2. Menelik IIEmperor of Ethiopia and a skillful politician; realized that his country could only defeat the European imperialists by playing them off one another, therefore, he made small concessions to each in return for weapons. These weapons kept pouring in as numerous nations feared increased influence on the part of their enemy. When Italy did invade Ethiopia to take control on 1 March 1896, _____ used all the modern weaponry he had obtained to defeat the Europeans.

          

  3. AfrikanersThe mostly Dutch descendant of whites who had settled in South Africa over the eighteenth and nineteenth centuries before British imperialists came. Virulently racist, with strong notions of racial superiority, they came into conflict with the British when gold deposits were discovered in the _____ province of Transvaal.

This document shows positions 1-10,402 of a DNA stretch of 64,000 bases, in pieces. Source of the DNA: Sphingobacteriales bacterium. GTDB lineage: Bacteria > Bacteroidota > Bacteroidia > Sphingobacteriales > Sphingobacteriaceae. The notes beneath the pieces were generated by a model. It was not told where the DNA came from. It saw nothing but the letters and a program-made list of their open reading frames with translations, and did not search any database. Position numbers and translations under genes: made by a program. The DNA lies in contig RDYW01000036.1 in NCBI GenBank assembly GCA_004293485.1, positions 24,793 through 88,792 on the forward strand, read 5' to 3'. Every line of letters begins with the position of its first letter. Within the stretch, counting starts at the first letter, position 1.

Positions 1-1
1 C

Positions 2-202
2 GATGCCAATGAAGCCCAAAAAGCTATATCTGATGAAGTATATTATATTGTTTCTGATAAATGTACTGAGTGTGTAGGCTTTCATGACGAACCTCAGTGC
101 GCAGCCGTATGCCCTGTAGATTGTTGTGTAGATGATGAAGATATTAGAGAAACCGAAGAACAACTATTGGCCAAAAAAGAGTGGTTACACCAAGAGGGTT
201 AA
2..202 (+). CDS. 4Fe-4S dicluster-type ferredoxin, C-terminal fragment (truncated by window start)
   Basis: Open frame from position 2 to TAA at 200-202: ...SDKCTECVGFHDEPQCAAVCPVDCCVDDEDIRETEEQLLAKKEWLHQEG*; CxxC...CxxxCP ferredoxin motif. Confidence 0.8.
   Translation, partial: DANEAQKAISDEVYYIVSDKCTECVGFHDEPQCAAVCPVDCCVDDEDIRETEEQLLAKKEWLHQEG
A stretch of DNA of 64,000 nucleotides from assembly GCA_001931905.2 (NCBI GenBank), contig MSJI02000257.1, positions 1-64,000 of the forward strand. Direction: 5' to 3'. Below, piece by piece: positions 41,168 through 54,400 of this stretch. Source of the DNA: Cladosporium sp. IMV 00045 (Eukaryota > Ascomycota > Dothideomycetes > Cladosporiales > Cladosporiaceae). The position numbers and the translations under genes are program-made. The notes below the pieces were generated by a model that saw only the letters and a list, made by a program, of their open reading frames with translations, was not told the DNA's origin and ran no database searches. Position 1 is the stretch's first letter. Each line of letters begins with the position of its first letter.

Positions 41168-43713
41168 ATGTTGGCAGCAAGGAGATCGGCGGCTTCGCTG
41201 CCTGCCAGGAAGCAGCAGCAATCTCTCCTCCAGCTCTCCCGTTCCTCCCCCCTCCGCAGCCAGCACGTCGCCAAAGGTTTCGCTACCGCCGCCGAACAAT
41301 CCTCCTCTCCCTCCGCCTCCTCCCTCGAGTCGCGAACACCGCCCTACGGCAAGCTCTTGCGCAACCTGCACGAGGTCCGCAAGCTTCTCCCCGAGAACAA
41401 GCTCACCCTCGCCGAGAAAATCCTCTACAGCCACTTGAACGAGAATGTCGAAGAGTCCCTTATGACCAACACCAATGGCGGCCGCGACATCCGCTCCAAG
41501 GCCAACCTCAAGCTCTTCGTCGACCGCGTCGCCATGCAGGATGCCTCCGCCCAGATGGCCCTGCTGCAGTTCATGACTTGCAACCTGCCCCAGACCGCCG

4. First Balkan Crisis1912-1913; Italy in conflict with the Ottoman Empire over holdings around the Adriatic Sea; Serbia takes advantage of weakened Ottoman Empire to attack Bulgarian lands for her own sea port; Russia supports Serbia and Austria-Hungary supports Bulgaria, while Britain and Germany urged peace; this crisis enraged Serbs against Austria-Hungary for its support of Bulgaria and its continued occupation of Bosnia-Herzegovina.

          

  5. Treaty of Nanking1882; the alliance as it stood after Italy was asked to join; this maintained the balance of power in Europe in the face of the Triple Entente.